Mr. Gautam Bhatia writes that there could, hypothetically, be one single umbrella legislation that stipulates that “the government may do anything that it believes is reasonable to achieve the public interest,” if the NDMA was accepted as the basis. Such an absence of a sound legal anchoring to the Arogya Setu app, i.e. the absence of an enabling ‘Arogya Setu Act’, leads us down a path that gives absolute power to the executive and thus impacts the cornerstone of the world’s largest democracy. The absence of an enabling statute also causes more privacy concerns as the app does not come with a sunset close – opening the door to government surveillance in a post-pandemic India.
A similar thought process was applied by the judicial minds in the Kerala High Court in the recent case of Kerala Vydyuthi Mazdoor Sangham, wherein the Hon’ble High Court declined to allow the government to cut salaries of government employees without specific legislation authorizing the same. It a constitutional mandate that there must be a statute that authorizes the executive to commit an act to preserve the rule of law. It is not simply a procedural task that can be overlooked.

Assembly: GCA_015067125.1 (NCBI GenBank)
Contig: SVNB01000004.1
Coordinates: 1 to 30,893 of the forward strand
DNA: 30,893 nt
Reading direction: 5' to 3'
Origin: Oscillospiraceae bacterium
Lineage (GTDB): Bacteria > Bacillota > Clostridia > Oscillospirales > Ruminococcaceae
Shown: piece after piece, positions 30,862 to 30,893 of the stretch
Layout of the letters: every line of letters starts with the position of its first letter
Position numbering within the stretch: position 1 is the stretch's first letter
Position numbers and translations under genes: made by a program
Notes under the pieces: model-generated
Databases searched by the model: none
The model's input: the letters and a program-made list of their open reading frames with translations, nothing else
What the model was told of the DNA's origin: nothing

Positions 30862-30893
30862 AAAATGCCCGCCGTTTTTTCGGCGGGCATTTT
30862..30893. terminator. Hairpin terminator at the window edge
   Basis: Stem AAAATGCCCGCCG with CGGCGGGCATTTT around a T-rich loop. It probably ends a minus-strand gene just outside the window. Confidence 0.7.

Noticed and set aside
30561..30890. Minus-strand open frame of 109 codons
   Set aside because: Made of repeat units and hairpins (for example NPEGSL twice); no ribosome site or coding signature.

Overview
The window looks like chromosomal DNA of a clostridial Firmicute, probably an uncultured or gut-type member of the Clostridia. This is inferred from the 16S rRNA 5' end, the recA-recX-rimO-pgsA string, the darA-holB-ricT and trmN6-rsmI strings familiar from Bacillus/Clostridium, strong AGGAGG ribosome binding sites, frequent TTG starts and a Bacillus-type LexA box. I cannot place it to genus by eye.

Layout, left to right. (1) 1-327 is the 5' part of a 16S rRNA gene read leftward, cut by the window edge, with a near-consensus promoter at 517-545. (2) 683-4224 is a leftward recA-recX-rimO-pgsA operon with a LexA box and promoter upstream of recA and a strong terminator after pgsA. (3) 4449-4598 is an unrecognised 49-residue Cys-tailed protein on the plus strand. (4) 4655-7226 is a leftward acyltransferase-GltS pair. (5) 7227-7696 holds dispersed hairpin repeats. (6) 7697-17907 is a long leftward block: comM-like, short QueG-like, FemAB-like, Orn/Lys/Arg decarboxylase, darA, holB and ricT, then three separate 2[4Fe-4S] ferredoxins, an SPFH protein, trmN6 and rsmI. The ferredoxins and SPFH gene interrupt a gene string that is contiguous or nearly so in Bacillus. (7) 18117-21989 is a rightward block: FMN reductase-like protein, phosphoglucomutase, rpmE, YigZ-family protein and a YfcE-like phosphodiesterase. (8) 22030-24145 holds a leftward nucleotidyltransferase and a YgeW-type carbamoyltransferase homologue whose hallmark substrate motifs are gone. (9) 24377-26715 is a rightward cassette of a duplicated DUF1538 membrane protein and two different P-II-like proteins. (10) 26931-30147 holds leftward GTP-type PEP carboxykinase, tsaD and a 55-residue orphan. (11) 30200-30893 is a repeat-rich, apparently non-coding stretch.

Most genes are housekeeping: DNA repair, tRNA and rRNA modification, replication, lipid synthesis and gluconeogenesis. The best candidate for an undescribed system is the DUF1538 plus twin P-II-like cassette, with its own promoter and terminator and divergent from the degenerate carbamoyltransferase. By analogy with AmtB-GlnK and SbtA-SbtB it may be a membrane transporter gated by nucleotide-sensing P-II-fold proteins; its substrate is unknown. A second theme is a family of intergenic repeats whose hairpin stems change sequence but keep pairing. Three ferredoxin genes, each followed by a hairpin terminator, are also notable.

The Proportionality Test
India does not have a Data Protection Act yet. Hence, we look upon the Puttuswamy judgment by the Hon’ble Supreme Court to ensure that the Right to Privacy of millions of Indians is not infringed upon. The Puttuswamy judgment has laid down the Proportionality test to decide whether there has been an unjust breach of the Right to Privacy. In order to satisfy the proportionality test, the usage of any privacy breaching app must satisfy five prerequisites:-
- The app must have a legislative basis
- It must pursue a legitimate aim
- It should be a rational method to achieve the intended aim
- There must not be any less restrictive alternatives which can also achieve the intended aim
- The benefits must outweigh the harm caused to the right holder
Whether Aarogya Setu app satisfies the Proportionality Test